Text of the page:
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Commerce Secretary Wilbur Ross has recommended to President Donald Trump a wide range of options to deal with aluminum and steel dumping in the U.S., including potentially higher tariffs, sources told CNBC.
The options also include specifically targeting "bad actors" in other countries that are active in imports of the metals.
Trump and his administration announced the Section 232 investigation into steel and aluminum in April 2017. The investigation was to determine whether the imports posed a threat to the country's national security.
Trump has 90 days to review the so-called 232 report's findings and recommendations. The president would then decide on what course of action to take.
When he nominated Ross to be Commerce secretary, Trump put the former investor at the forefront of his ambitious, nationalist trade policy. During the election, Trump scored points with an array of working-class voters by saying he would renegotiate trade deals, such as the North American Free Trade Agreement, or NAFTA, which the president has said favored other countries over the U.S.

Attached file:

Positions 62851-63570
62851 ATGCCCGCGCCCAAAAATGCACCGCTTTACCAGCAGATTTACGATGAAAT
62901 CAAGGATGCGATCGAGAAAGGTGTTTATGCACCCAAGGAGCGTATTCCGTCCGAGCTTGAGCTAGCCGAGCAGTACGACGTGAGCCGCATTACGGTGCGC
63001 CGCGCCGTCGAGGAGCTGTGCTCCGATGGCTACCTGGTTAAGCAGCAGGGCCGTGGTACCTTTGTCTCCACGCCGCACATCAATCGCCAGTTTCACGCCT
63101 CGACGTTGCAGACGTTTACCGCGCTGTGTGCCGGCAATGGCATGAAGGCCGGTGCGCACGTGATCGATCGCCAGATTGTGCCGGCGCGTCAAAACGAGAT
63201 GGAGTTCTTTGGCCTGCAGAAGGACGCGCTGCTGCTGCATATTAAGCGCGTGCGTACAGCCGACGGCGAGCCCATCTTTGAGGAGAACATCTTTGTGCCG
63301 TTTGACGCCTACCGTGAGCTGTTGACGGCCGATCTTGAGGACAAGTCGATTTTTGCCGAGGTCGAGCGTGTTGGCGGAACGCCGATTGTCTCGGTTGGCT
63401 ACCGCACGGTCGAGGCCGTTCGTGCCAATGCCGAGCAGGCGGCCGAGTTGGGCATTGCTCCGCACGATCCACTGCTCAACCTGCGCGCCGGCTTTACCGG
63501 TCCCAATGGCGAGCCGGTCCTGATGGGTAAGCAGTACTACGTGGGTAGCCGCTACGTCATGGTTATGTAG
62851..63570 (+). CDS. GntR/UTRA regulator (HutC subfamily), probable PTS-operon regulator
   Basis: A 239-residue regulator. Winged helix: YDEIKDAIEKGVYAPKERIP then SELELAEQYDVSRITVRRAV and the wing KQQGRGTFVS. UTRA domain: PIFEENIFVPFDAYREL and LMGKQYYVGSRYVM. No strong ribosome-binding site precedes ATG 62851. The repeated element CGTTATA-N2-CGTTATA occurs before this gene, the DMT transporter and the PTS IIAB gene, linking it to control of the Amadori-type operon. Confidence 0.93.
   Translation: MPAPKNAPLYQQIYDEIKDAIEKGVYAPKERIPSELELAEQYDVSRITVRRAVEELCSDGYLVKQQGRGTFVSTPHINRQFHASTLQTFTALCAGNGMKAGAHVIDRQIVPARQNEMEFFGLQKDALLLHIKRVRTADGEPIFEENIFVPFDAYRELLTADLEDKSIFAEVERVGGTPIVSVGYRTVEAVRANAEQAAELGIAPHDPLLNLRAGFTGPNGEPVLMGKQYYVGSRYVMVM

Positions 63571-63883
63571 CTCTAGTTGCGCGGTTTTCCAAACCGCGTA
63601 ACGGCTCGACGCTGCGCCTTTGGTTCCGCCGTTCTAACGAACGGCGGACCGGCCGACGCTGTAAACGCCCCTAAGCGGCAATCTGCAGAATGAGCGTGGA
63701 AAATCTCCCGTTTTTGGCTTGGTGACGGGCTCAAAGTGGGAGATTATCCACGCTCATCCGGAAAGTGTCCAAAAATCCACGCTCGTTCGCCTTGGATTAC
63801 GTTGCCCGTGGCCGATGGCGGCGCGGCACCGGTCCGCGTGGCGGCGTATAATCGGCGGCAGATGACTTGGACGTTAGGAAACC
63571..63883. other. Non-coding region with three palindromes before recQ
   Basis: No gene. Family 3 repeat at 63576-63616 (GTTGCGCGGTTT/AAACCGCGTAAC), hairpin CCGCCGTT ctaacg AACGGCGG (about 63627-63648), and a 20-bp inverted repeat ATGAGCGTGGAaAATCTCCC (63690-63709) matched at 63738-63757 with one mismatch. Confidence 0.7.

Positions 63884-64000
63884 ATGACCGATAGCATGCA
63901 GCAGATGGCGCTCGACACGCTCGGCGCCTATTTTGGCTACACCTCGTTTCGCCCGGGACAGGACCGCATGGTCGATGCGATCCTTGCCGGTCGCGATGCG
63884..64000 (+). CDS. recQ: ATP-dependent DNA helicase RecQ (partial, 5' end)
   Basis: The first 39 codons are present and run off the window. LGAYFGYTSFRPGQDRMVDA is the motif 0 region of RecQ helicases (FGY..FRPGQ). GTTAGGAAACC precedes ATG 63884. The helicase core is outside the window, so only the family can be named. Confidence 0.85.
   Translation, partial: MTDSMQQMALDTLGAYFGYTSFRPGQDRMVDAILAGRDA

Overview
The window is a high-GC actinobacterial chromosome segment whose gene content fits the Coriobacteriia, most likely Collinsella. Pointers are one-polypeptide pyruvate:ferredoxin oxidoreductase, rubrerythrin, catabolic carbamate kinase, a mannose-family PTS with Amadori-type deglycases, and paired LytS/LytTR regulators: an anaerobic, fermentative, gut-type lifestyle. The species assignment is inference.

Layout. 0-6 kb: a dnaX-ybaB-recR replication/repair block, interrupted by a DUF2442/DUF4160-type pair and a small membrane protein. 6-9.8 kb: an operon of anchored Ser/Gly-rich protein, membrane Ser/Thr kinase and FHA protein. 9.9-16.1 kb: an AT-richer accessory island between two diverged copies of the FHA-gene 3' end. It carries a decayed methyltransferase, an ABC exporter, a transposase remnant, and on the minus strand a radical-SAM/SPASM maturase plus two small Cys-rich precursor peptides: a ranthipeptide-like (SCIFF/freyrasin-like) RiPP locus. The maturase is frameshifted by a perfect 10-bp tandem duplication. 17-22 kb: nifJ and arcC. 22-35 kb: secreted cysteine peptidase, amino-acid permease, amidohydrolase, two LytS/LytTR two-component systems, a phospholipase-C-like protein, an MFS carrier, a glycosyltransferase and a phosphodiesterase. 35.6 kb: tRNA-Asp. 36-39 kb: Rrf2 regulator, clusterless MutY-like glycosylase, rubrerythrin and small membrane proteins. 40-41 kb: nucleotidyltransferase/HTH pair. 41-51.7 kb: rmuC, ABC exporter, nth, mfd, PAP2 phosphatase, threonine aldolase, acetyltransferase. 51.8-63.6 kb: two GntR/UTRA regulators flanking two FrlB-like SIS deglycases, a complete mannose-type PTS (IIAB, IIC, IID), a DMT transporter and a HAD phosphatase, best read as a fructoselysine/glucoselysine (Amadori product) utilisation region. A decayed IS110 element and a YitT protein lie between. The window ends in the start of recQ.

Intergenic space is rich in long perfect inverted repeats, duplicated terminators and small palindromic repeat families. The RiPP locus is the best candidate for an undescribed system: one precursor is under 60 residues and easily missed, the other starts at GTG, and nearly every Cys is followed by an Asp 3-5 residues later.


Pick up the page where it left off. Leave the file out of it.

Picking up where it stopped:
During his confirmation hearing last year, Ross told senators he considered himself "an activist" for U.S. industries and would be willing to provide "people power" to enable the department to self-initiate anti-dumping and countervailing duty cases.
"By picking strategic cases and initiating them, it will send a message to the people on the other side that we are getting more serious about this," he said at the time.
The Aluminum Association, a trade group, applauded Ross' report.
"Persistent aluminum overcapacity in China is making it impossible for the U.S. aluminum industry to compete on a level playing field," said Heidi Brock, president and CEO of the group. "We very much appreciate the efforts by President Trump and Secretary Ross to advance fair trade and address this long-standing challenge for the aluminum industry."
Since Trump's inauguration just over a year ago, the Commerce department has initiated 84 antidumping and countervailing duty investigations — up from 52 in the previous year.
The news comes a day after Axios, citing sources, reported that Ross had fallen out of favor with Trump, who sidelined the Commerce secretary as the lead voice for the U.S. in trade negotiations. The White House pushed back on that characterization, however.
"The president is excited with the actions that Secretary Ross will be taking on trade in the future," a White House official told CNBC.